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How A Bunch of Teenage Boys Unexpectedly Cured My Sadness

Photo by Kim Harms

 I seldom fear cancer will come back.

I’ve read the stats, and I know that because I found my tumor early, my chances of another bout with it are very slim. And aside from the fact that I tend to write about cancerish things a lot, it’s a rare day that cancer thoughts overwhelm me.

But every once in a while I’m caught completely off guard by deep despairing sadness or unrelenting unsubstantiated fear.

Monday was one of those days.  

I found myself baking (what? I don’t  bake) and dripping tears in the cookie dough while Tim McGraw sang sweet songs to me via Spotify. (Hello name is Kim Harms, and I’m a country music fan.)

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Empty Swingsets

by KimHarms 0 Comments

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The swings were empty, and I was close to tears.  A wooden playset was about to make me cry.

It was ridiculous really. We only lived in the house for six months.

But I looked at the empty swingset while I stood in the empty house, and I thought of my three boys. Brothers who have this amazing propensity to find in each other the one nerve in a million that is most easily agitated and then patiently camp out on it until it causes the desired explosive reaction.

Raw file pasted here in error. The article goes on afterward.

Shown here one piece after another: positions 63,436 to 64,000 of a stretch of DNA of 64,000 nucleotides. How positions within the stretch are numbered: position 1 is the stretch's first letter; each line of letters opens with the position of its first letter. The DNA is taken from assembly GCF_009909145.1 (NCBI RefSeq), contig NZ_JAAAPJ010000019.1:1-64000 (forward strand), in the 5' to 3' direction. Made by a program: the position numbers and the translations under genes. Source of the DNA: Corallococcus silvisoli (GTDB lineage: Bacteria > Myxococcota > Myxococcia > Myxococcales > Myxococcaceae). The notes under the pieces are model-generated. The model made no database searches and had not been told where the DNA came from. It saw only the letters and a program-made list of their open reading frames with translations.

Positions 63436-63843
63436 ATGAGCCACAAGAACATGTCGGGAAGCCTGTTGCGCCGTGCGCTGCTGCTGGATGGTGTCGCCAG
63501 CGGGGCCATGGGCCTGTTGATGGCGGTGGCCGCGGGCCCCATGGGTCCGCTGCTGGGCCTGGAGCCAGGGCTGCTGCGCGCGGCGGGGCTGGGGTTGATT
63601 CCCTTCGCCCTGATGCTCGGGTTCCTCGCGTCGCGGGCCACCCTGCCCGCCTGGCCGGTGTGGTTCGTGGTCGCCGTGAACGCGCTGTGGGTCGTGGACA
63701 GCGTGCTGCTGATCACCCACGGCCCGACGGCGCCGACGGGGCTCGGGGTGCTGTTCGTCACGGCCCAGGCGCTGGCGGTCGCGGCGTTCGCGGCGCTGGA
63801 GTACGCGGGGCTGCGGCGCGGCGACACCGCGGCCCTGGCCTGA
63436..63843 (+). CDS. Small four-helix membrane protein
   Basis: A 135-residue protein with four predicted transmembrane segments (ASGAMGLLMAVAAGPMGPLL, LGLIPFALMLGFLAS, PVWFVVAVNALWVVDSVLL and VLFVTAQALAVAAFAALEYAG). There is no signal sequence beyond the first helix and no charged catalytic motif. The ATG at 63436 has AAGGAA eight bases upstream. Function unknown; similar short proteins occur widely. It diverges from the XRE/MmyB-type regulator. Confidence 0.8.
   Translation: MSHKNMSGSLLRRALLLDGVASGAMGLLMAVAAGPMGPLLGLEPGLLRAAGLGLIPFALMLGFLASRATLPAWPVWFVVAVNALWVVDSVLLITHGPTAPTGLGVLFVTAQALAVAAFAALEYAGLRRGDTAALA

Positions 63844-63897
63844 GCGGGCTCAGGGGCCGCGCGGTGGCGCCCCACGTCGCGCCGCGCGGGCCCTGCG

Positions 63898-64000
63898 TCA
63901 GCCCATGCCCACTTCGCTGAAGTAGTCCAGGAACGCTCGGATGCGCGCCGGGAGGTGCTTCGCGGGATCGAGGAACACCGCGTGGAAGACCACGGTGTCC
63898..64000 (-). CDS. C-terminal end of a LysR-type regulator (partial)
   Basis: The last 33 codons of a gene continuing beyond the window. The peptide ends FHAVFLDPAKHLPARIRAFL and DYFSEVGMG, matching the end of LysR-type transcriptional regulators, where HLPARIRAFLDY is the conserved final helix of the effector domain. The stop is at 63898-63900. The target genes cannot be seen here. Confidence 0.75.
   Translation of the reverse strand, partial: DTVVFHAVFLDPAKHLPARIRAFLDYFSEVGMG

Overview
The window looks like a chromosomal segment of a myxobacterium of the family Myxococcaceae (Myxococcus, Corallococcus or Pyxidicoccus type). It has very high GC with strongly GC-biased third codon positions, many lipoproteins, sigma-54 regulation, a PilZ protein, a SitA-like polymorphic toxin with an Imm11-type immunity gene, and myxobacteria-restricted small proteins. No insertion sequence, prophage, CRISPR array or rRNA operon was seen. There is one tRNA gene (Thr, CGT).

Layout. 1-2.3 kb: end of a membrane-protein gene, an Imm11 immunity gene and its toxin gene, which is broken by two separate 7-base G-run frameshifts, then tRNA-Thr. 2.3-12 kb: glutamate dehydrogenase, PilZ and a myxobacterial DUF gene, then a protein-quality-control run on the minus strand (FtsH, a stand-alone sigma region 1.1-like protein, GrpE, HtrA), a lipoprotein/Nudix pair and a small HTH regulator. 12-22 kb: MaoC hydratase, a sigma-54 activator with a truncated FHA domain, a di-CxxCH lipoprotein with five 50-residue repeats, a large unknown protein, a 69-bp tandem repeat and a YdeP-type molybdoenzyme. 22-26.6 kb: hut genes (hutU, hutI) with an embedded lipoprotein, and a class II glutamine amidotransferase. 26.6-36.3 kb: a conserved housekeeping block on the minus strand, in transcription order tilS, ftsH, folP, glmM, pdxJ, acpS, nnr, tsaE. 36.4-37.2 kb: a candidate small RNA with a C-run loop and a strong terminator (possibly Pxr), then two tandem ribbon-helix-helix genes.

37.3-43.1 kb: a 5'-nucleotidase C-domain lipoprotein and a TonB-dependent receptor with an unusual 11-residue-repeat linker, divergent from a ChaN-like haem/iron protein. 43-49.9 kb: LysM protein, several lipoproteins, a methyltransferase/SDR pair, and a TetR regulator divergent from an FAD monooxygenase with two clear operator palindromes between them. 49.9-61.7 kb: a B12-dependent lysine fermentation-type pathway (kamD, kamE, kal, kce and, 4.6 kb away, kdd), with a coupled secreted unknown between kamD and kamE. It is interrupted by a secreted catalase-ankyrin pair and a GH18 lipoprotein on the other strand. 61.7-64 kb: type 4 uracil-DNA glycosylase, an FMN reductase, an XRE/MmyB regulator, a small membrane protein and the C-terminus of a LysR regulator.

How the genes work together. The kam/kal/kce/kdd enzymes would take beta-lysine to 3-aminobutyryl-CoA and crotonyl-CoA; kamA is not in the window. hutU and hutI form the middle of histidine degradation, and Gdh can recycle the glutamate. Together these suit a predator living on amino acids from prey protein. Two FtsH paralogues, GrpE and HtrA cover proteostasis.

During the past six months I’d often find those same button-pushing boys sitting side-by-side on the red swing, the yellow swing, the blue swing. Pumping their legs and laughing as though they were BFFs. I would smile and go back to working on whatever happened to be on my to-do list that day.

But now the swingset was empty. And I realized they would never swing there again. And at 13, maybe Carter would never swing again period. And I was overcome. And I wanted to cry. And I felt so silly that some chains with little plastic seats could make me so sad.

And I left 809 Ashwood, like all the other houses we’ve moved out of, with a bittersweet feeling that comes at the end of one chapter and the beginning of another.

That evening I sat down to relax with an old book and found that somehow, Betty Smith put on paper in 1948 feelings I couldn’t quite articulate in 2014.

“The last time of anything has the poignancy of death itself. This that I see now, she thought, to see no more this way. Oh the last time how clearly you see everything; as though a magnifying light had been turned on it. And you grieve because you hadn’t held it tighter when you had it every day.”

A Tree Grows in Brooklyn

And though I still felt a little silly about the sadness brought about by the swingset, I decided it was okay to let myself have a good cry.

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